"as" keyword woes

Warren DeLano warren at delsci.com
Sat Dec 6 20:38:51 CET 2008


 
> Date: Fri, 05 Dec 2008 22:22:38 -0800
> From: Dennis Lee Bieber <wlfraed at ix.netcom.com>
> Subject: Re: "as" keyword woes
> To: python-list at python.org
> Message-ID: <bqadnTS6jM21h6fUnZ2dnUVZ_uydnZ2d at earthlink.com>
> 
> 	I'm still in the dark as to what type of data could 
> even inspire the
> use of "as" as an object name... A collection of "a" objects? In which
> case, what are the "a"s? <G>

Please let me clarify.  It is not "as" as a standalone object that we
specifically miss in 2.6/3, but rather, the ability to use ".as" used as
a method or attribute name.  

In other words we have lost the ability to refer to "as" as the
generalized OOP-compliant/syntax-independent method name for casting:

new_object = old_object.as(class_hint)

# For example:

float_obj = int_obj.as("float")

# or 

float_obj = int_obj.as(float_class)

# as opposed to something like

float_obj = int_obj.asFloat()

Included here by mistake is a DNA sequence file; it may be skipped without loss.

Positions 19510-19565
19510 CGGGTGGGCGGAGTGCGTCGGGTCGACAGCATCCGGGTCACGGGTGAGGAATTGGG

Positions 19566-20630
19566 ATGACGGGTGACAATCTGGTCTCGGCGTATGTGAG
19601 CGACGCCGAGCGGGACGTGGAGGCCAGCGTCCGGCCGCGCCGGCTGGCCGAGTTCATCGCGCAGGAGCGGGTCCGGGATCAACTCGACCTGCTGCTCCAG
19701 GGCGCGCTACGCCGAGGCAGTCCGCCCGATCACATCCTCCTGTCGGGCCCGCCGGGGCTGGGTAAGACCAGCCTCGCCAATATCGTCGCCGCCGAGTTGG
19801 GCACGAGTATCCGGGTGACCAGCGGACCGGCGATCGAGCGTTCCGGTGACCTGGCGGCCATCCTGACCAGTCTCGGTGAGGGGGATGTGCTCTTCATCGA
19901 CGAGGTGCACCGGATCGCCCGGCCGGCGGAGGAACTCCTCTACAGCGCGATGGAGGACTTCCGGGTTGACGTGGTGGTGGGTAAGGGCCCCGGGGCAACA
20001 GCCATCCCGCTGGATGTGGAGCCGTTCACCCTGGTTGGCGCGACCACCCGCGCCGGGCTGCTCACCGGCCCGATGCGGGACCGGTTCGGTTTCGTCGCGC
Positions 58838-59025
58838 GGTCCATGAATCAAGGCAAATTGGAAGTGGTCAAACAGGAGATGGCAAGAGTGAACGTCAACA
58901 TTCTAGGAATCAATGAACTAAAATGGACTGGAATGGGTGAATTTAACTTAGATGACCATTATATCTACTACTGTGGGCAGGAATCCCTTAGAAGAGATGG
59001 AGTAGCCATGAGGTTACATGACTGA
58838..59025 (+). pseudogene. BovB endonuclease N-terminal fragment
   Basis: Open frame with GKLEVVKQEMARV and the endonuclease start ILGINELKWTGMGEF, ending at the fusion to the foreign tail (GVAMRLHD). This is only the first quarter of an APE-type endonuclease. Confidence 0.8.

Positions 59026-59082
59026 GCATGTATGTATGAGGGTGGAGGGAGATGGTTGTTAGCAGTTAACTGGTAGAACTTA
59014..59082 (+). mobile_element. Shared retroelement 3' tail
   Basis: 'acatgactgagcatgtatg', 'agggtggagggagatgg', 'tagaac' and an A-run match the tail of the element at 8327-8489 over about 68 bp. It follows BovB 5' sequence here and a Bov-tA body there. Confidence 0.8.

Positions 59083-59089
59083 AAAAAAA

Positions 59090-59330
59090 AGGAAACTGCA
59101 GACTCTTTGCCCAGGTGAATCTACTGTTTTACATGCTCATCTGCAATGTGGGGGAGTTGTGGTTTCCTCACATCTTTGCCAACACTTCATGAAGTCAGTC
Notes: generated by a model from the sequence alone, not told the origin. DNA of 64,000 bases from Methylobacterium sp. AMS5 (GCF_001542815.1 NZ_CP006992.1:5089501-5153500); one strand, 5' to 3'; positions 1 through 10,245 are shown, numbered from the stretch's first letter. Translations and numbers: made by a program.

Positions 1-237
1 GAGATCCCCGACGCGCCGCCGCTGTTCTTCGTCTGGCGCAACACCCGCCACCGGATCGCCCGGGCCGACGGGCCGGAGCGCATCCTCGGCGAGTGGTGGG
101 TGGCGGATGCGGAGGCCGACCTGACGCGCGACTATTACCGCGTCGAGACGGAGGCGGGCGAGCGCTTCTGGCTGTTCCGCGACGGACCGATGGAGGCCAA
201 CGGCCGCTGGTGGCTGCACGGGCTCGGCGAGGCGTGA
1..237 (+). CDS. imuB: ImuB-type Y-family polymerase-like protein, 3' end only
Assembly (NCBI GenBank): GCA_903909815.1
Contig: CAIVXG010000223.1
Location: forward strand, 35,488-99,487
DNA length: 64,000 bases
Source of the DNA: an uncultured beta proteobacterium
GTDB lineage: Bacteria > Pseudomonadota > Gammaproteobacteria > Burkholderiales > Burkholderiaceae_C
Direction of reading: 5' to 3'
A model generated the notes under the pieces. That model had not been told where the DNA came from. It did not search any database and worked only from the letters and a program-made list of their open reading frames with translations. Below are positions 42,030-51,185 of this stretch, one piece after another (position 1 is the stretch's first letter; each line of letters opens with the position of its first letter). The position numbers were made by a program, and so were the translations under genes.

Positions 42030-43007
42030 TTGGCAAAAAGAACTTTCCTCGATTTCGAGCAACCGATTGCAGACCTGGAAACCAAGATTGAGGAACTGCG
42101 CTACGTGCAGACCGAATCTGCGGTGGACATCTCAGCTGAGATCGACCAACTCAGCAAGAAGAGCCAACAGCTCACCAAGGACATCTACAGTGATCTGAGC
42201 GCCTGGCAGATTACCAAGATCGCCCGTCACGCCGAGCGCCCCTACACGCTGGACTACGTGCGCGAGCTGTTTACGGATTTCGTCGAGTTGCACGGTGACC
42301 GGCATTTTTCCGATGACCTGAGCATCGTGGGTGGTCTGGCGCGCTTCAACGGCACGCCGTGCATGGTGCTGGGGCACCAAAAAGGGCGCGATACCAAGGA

# which requires a separate method for each cast, or

float_obj = (float)int_obj  

# which required syntax-dependent casting [language-based rather than
object-based].

Of course, use of explicit casting syntax "(float)" is fine if you're
restricting yourself to Python and other languages which support
casting, but that solution is unavailable inside of a pure OOP
message-passing paradigm where object.method(argument) invocations are
all you have to work with.  

Please note that use of object.asClassname(...) is a ubiqitous
convention for casting objects to specific classes (seen in ObjectiveC,
Java, SmallTalk, etc.).  

There, I assert that 'object.as(class_reference)' is the simplest and
most elegant generalization of this widely-used convention.  Indeed, it
is the only obvious concise answer, if you are limited to using methods
for casting.

Although there are other valid domain-specific uses for "as" as either a
local variable or attribute names (e.g. systematic naming: as, bs, cs),
those aren't nearly as important compared to "as" being available as the
name of a generalized casting method -- one that is now strictly denied
to users of Python 2.6 and 3.

As someone somewhat knowledgable of how parsers work, I do not
understand why a method/attribute name "object_name.as(...)" must
necessarily conflict with a standalone keyword " as ".  It seems to me
that it should be possible to unambiguously separate the two without
ambiguity or undue complication of the parser.

So, assuming I now wish to propose a corrective PEP to remedy this
situation for Python 3.1 and beyond, what is the best way to get started
on such a proposal?  

Cheers,
Warren










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